Written by Christine Pitawanich, Posted: Wed, September 11 2013 at 5:31 PM, Updated: Wed, September 11 2013 at 6:34 PM
With Walmart's grand re-opening in North Medford on Wednesday, 200 jobs were filled.
However, according to data out of the Oregon Center for Public Policy, even a full time job may not be enough to get by.
About 70%, or 7-out-of-10, Oregon families in poverty have at least one parent working, but are still struggling.
Danny Wilson, a father of seven kids, hasn't been unemployed until yesterday, but even working full time at a $12/hour job with commission, he said his family had to use food banks and food stamps.
"I've had to take extra side jobs on top of full time work," said Wilson.
He said even getting paid $12/hour wasn't sufficient to bump his family off certain types of assistance.
"That average mean to put you at the poverty level, I was below that working full time [...] If you're working a minimum wage job, to support a family on it is ludicrous. It's not going to support even a smaller family than I have," Wilson continued.
The report's findings debunk the myth that families in need are made up of jobless parents draining the system.
"People that think that families on assistance are just all on the take are simply ignorant to the real facts of what it takes to support a family."
Wilson said it's his personal goal to be able to find employment that can provide an income which will make him ineligible for benefits.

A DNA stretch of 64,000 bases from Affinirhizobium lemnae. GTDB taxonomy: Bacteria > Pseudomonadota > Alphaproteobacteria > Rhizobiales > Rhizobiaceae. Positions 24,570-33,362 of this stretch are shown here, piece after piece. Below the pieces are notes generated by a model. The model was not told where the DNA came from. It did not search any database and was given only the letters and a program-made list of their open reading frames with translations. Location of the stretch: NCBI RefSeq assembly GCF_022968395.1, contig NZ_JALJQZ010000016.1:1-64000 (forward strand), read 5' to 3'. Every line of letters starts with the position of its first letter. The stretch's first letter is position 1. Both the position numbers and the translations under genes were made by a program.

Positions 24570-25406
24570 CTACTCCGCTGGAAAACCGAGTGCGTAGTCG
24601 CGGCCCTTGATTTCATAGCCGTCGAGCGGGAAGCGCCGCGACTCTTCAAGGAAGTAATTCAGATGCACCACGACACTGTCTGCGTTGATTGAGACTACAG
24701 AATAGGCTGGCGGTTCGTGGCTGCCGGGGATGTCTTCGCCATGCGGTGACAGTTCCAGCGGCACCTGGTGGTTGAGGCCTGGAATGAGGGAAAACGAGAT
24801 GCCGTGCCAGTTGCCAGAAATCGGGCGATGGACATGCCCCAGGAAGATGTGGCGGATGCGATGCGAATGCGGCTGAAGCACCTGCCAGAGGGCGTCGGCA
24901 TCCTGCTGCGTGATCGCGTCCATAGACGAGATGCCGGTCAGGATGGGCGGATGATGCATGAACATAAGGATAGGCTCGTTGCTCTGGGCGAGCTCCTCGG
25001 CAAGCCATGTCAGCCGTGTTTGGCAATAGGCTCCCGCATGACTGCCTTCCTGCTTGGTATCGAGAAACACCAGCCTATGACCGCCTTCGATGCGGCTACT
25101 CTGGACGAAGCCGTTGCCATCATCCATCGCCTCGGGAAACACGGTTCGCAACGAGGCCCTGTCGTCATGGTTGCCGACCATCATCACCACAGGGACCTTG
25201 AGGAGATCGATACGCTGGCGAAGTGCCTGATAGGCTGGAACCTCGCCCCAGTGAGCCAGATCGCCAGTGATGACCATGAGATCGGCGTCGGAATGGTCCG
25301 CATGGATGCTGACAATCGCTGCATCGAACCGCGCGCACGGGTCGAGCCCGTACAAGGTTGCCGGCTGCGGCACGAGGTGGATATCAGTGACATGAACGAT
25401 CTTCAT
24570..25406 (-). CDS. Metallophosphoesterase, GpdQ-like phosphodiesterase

"Honestly, nothing would make me happier than to be working at a wage that would raise my family above the poverty level."
The trend food banks in the area are seeing, confirms that having a job doesn't necessarily mean you're in the clear.
"The demand is changing. These are people that have jobs and are getting back to work but they're still not able to meet the need for their families," said Alec Schwimmer, the Nutrition Program Coordinator for Access in an interview on September 6, 2013.
In the meantime Wilson is working toward employment, knowing that even if he gets a job, it's possible his family will still need help.
Staff at the Job Council said even if someone has a job, they can still focus on developing new skills. That way they'll be more marketable and might be able to get a higher paying job.
Christine Pitawanich was born and raised in the Pacific Northwest. In 2010, she received a master's degree in Broadcast Journalism from the S.I. Newhouse School of Public Communications at Syracuse University in New York.
Christine also has a Bachelor of Arts degree in Communications from the University of Washington.
Before joining the NBC5 News team, she had the opportunity to file reports from Washington D.C. for WFFT FOX Ft. Wayne News in Indiana. Christine has also interned at KOMO-TV in Seattle.
Christine loves to ski, try new food and have fun in the outdoors.